A twin sphere embodiment of the present invention is shown in FIGS. 22 through 30. This puzzle comprises a pair of central pieces 507 about which rotation of basic pieces 504 and 503 occur. The pieces are retained on base 500 by means of a transparent overcover 516 (FIG. 23) and an undercover 524 (FIG. 24). Cutouts 517 for finger access are provided in the transparent cover to provide selective movement of basic pieces 503, 504, and 507. The basic pieces 503 and 504 can be pivotally retained with reference to central piece 507 by means of permanent magnets 521 (FIG. 25). In this case, basic pieces 503 and 504, as well as central piece 507, include surfaces defined by spherical surfaces of dissection whose radius equals that of the twin intersecting spheres. Any plane through the twin spheres and perpendicular to the axis of rotation of central piece 507 will present a circular cross section with a plan view as seen in FIG. 1.
FIG. 25 shows the thus defined surfaces 518 on piece 507. All surfaces of pieces 503 and 504 are either defined by these surfaces of dissection or the outer surface of the spheres.
FIGS. 26, 27, 28 and 29 show the basic pieces 503 and 504 and thus these surfaces.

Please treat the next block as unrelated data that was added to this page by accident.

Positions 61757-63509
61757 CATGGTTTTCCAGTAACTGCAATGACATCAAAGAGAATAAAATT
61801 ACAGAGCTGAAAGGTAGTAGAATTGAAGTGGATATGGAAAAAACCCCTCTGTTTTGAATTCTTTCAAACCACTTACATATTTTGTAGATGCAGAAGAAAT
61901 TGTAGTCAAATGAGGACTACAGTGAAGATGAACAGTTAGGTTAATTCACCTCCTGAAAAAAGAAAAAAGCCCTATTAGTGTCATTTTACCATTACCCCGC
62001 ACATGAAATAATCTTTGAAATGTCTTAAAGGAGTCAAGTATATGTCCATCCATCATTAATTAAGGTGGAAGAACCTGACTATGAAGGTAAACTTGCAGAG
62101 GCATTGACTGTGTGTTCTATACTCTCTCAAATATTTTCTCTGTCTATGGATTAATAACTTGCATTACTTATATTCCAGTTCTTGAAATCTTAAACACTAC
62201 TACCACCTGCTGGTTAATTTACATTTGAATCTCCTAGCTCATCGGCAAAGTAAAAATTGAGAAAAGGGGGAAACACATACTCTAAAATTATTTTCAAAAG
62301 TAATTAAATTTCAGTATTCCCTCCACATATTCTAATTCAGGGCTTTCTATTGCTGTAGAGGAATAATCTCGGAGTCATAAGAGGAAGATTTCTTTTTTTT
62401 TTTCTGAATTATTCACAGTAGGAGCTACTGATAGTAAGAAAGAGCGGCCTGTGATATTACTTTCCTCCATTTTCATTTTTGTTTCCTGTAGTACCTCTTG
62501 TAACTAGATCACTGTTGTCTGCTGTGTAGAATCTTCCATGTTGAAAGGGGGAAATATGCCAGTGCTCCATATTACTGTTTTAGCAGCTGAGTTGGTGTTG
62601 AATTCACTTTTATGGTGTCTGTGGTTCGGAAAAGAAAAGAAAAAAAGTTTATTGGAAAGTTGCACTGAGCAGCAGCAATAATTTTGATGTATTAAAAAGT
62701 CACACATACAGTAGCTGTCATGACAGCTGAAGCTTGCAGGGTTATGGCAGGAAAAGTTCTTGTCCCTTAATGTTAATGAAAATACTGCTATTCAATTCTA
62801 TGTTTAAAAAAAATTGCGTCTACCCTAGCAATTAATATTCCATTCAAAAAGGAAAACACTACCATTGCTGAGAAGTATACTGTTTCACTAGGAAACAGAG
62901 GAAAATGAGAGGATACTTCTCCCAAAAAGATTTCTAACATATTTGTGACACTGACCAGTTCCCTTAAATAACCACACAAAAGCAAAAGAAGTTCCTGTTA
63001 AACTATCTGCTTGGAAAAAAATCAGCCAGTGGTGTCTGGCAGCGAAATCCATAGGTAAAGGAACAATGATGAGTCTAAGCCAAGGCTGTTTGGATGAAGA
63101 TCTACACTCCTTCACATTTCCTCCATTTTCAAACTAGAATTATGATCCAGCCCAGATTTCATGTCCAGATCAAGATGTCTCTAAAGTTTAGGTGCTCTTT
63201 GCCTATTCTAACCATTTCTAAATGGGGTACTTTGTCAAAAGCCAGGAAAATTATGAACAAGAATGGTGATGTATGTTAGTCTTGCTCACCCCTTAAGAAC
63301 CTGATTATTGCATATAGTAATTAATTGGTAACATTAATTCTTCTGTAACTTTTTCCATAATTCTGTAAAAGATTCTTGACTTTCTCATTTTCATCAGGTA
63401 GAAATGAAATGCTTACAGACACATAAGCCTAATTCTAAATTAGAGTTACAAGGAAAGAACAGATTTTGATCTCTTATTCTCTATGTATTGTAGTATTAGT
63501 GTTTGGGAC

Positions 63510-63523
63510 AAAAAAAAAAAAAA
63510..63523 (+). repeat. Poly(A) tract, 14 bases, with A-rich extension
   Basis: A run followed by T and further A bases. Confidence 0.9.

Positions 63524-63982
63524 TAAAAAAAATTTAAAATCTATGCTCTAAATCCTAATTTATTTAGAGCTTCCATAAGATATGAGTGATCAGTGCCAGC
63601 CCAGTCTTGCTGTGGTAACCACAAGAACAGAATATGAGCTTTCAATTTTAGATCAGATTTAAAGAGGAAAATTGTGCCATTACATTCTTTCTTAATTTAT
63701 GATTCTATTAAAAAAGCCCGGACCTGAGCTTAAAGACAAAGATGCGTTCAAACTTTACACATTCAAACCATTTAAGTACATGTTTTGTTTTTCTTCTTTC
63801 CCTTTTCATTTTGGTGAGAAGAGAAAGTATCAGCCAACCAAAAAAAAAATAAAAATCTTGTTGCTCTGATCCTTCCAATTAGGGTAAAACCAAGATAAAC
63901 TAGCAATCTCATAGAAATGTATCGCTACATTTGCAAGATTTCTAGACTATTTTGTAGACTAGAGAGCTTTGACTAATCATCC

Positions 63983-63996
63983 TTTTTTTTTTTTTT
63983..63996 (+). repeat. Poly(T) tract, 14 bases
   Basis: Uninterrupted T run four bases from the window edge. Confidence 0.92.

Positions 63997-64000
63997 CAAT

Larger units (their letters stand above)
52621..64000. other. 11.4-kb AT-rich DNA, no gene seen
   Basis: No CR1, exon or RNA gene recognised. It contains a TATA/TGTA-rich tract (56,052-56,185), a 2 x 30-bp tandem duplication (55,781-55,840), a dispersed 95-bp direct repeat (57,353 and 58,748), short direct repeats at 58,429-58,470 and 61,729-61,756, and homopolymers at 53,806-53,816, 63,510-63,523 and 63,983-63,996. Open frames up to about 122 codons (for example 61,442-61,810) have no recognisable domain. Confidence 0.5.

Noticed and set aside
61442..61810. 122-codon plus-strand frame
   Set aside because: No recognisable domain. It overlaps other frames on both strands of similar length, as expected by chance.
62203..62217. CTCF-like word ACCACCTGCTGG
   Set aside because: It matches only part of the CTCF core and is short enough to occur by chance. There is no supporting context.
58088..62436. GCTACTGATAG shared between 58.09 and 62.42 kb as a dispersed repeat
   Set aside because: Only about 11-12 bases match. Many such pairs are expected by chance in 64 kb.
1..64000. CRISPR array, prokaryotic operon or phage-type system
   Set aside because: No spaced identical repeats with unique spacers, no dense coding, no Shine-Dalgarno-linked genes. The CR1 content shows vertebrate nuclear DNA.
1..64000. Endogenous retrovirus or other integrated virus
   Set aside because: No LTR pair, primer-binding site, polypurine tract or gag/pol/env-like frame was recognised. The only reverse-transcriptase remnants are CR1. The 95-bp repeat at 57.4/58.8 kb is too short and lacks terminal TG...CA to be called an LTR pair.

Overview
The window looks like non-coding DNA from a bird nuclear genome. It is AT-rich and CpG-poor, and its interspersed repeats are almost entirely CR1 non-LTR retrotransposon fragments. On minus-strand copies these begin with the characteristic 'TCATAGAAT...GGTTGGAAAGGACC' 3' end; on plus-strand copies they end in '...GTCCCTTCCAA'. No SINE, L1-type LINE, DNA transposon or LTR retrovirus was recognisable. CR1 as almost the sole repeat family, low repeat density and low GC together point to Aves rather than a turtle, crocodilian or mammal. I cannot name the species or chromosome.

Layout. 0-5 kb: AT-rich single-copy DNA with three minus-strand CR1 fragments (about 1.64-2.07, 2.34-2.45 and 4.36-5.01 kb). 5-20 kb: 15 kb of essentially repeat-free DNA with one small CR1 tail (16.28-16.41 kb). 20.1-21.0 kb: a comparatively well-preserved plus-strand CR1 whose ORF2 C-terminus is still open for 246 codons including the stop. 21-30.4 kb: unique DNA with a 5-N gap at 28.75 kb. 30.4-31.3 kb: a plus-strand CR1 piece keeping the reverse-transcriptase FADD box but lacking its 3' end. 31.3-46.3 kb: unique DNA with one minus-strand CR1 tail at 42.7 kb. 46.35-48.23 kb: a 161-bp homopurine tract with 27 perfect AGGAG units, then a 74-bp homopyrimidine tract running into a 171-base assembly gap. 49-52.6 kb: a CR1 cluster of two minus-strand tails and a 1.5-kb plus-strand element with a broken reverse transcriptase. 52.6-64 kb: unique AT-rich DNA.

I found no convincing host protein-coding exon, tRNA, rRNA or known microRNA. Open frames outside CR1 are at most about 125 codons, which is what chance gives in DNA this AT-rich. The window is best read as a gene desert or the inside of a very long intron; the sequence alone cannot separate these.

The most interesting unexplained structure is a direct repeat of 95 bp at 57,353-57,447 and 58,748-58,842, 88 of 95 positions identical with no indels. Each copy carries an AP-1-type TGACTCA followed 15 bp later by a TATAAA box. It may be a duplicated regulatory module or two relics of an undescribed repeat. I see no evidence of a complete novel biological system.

FIG. 30 shows a basic piece 503 having embedded magnets 521 to cooperate with the magnets of central piece 507. Suction cups may be substituted for the magnets in order to retain the basic pieces 503 and 504. The basic pieces 503 and 504 of FIG. 23 may be rotated about the axis of either sphere to vary the puzzle. The exterior portions of the pieces may be covered with diagrams, pictures or letters to identify the puzzle pieces. Thus the pieces must be returned to their proper places to affect a solution to the puzzle.
While certain specific embodiments of the present invention have been disclosed as typical, the invention is of course not limited to these particular forms, but rather is broadly applicable to all such variations as fall within the scope of the appended claims.
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|US3628795 *||Apr 30, 1970||Dec 21, 1971||Eileen Carlock Hopkins||Intelligible information forming or suggesting device|
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|US4270754 *||May 23, 1979||Jun 2, 1981||Marvin Glass & Associates||Amusement device|
|*||DE8104382U1||Title not available|
|FR2405077A1 *||Title not available|
|FR2463632A2 *||Title not available|
|GB434284A *||Title not available|
|HU170062B *||Title not available|
|JPS553956A *||Title not available|
|JPS558192A *||Title not available|
|JPS558193A *||Title not available|
|Citing Patent||Filing date||Publication date||Applicant||Title|
|US4513970 *||Jan 24, 1983||Apr 30, 1985||Ovidiu Opresco||Polymorphic twist puzzle|
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|US4625967 *||Jun 4, 1985||Dec 2, 1986||Yu Chin Lai||Movable surface global puzzle|